Public Art

Fiona Foley discusses her new series, Horror has a Face.

"In her PhD research, artist Fiona Foley asserts that opium was introduced in Queensland in 1897 with the aim of making Aboriginals a compliant source of labour. She casts opium as 'the Trojan Horse' used to gain access to Aboriginal communities and control lives through the Aboriginals Protection and Restriction of the Sale of Opium Act.

Louise Martin-Chew spoke to Foley about her solo show, Horror has a Face, which is part of her PhD research. In this series Foley uses photography and sculpture to draw attention to two faces: historic colonial figures Archibald Meston and Ernest Gribble. On the way, she recreates images drawn from history, and her imagination, about opium use in early Queensland, sexuality and mixed race unions. There is a personal and Badtjala perspective in these sumptuously layered images." - Art Guide Australia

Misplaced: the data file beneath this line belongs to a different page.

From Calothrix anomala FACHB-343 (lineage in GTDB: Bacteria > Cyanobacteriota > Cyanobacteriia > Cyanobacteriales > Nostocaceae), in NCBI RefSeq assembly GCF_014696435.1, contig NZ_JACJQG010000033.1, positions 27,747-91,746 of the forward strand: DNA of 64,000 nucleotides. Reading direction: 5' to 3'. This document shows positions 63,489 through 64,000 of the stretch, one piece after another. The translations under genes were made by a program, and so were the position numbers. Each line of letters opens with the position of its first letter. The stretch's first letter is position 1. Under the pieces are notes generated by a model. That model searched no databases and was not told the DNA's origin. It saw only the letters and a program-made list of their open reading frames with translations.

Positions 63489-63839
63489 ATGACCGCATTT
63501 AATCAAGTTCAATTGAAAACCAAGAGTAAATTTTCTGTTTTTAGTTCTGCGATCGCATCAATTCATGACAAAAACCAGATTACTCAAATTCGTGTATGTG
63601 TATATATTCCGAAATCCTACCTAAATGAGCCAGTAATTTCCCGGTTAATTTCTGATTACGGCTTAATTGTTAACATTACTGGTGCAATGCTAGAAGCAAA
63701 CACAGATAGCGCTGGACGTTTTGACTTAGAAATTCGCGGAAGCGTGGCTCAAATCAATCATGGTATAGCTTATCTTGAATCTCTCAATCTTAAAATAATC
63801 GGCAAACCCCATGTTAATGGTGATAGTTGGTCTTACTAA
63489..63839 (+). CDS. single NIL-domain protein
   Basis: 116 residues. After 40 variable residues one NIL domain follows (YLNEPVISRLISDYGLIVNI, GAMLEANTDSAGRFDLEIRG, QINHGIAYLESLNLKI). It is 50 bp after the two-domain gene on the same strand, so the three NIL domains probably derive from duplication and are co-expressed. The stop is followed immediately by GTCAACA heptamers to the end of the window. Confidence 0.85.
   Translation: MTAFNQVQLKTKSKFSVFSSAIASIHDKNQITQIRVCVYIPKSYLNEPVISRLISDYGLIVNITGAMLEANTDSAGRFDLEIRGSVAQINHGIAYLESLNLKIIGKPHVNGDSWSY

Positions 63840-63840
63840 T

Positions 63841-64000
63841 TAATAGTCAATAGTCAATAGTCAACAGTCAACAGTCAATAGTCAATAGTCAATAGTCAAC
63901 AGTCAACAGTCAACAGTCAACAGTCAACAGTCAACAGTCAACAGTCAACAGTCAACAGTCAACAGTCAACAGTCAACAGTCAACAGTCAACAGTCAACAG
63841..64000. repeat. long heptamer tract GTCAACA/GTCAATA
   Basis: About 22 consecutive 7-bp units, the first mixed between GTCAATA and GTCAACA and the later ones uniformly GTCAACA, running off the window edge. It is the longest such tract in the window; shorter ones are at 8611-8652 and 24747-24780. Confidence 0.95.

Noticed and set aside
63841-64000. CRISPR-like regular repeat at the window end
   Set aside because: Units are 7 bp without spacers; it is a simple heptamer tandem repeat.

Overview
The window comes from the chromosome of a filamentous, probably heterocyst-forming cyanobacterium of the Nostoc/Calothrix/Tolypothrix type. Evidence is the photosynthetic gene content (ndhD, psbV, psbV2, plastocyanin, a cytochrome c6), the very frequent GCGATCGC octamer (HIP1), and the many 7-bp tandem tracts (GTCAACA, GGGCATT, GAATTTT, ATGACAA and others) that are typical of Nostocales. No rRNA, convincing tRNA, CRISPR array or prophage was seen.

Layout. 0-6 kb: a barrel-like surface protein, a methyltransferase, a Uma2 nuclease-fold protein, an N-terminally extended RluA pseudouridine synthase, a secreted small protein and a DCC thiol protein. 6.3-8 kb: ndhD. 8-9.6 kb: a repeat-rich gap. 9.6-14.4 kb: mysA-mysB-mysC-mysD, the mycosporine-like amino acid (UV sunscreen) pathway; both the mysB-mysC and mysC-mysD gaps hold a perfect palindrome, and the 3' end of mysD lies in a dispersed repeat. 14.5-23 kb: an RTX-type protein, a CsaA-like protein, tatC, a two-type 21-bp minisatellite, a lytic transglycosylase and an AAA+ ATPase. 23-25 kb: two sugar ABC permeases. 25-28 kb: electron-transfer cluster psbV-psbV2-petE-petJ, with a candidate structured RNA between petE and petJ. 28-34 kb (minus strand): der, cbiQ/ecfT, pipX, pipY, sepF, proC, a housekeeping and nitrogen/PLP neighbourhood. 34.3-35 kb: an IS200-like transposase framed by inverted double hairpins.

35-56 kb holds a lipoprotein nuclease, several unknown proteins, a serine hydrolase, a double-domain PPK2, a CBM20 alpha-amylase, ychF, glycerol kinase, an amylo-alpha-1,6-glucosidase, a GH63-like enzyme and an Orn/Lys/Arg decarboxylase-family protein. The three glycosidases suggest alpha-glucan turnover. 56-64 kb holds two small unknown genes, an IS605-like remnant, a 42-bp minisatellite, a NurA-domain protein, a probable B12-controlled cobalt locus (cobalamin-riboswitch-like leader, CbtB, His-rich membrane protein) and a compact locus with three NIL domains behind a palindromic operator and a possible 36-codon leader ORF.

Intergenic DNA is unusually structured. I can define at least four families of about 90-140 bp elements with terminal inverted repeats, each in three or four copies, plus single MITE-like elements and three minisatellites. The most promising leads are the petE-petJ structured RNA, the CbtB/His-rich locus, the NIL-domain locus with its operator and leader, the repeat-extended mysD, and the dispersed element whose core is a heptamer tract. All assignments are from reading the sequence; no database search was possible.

Read Louise Martin-Chew's full interview here.